The military does a lot of things, from humanitarian aid missions to security operations for the world’s shipping lanes, but without a doubt, the thing the military excels at is war-fighting. Specializing in such a dramatic and chaotic enterprise requires a great deal of preparation, planning, and above all else, communicating.
In fact, communication plays an integral role in just about everything the military does — from fire teams that need to “shoot, move, and communicate” in combat operations to policy level decisions that need to be relayed and enforced across a massive body of service members across dozens of different commands. At the end of the day, the military may use weapons to enforce America’s foreign policy, but it’s the communication from the top down and back again that really makes it happen.
Of course, communicating isn’t always easy — especially over great distances and in hectic environments. That’s why the U.S. military relies on numerous forms of communication systems, teaches common hand gestures in combat training, and instills the use of the phonetic alphabet, sometimes referred to as the “military alphabet” when communicating over radios or telephone lines.
The phonetic alphabet wasn’t originally intended for military use — back when a group of French and English language teachers led by Paul Passy invented it, the point was to have an international system of transcription. It didn’t take long, however, for the military to recognize its value in relaying letters across communication lines that were susceptible to background noise or interference in the signal.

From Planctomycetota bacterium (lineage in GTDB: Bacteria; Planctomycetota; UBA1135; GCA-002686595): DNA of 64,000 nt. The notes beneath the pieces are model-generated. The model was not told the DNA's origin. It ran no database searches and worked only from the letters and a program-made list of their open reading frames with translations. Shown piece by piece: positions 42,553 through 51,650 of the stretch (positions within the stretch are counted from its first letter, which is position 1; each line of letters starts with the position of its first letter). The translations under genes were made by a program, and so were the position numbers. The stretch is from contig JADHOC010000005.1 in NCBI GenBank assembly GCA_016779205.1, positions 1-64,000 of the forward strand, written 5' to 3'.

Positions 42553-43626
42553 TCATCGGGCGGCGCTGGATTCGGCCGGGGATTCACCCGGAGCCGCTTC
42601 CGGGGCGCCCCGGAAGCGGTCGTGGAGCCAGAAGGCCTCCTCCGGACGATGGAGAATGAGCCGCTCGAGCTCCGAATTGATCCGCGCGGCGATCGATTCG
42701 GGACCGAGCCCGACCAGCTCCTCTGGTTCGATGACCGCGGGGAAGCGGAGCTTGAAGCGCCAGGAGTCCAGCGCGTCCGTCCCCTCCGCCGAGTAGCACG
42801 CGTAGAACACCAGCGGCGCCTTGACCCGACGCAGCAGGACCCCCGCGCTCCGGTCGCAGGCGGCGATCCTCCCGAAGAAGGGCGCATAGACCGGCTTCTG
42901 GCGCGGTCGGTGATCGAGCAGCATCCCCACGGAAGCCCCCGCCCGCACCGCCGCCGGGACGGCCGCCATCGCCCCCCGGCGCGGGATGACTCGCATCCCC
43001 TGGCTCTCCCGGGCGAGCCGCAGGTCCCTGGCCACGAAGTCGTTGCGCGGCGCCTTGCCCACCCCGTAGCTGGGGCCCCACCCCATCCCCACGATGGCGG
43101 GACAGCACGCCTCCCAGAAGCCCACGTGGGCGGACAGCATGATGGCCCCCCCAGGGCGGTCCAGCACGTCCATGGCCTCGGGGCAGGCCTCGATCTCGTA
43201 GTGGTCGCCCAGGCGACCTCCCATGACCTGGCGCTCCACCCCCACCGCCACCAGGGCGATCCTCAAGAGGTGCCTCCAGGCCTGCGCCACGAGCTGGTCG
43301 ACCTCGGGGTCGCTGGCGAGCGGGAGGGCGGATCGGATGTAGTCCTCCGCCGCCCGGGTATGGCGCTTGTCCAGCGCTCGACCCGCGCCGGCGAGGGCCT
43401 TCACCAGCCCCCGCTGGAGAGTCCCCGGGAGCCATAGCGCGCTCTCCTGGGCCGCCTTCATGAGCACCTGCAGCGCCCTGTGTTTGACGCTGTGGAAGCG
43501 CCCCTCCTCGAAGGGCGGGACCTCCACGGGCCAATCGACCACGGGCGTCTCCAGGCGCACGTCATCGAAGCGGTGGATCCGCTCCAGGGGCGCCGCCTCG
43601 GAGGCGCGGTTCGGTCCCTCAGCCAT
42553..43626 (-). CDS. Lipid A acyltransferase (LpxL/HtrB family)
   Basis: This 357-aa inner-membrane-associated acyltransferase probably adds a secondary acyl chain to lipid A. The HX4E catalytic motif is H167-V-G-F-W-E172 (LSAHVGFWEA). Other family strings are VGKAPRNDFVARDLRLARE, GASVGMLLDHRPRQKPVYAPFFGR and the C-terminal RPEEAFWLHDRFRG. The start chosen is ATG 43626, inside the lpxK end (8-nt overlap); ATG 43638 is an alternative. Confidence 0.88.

Today, many service members are expected to memorize the phonetic alphabet (often at basic training) and use it commonly when communicating over the radio or telephone. As a result, it’s not all that uncommon to hear veterans continue to use it while talking on the phone — not as a means of holding on to their military pasts, but because the method has proven extremely effective when it comes to relaying the spelling of a name (for instance) over a phone line. While a listener might mistake a “B” for “P,” as an example, it’s pretty tough to mistake “Bravo” for “Papa.”
There have been changes to the phonetic alphabet over the years, bringing us to the most modern iteration in common use today among members of the U.S. military.
The Phonetic Alphabet is as follows:
|A||Alfa/Alpha||● ▬||AL FAH|
|B||Bravo||▬ ● ● ●||BRAH VOH|
|C||Charlie||▬ ● ▬ ●||CHAR LEE|
|D||Delta||▬ ● ●||DELL TAH|
|F||Foxtrot||● ● ▬ ●||FOKS TROT|
|G||Golf||▬ ▬ ●||GOLF|
|H||Hotel||● ● ● ●||HOH TELL|
|I||India||● ●||IN DEE AH|
|J||Juliett||● ▬ ▬ ▬||JEW LEE ETT|
|K||Kilo||▬ ● ▬||KEY LOH|
|L||Lima||● ▬ ● ●||LEE MAH|
|N||November||▬ ●||NO VEMBER|
|O||Oscar||▬ ▬ ▬||OSS CAH|
|P||Papa||● ▬ ▬ ●||PAH PAH|
|Q||Quebec||▬ ▬ ● ▬||KEH BECK|
|R||Romeo||● ▬ ●||ROW ME OH|
|S||Sierra||● ● ●||SEE AIRRAH|
|U||Uniform||● ● ▬||YOU NEE FORM|
|V||Victor||● ● ● ▬||VIK TAH|
|W||Whiskey||● ▬ ▬||WISS KEY|
|X||X-ray||▬ ● ● ▬||ECKS RAY|
|Y||Yankee||▬ ▬ ● ●||YANG KEY|
|Z||Zulu||▬ ▬ ▬ ▬ ▬||ZOO LOO|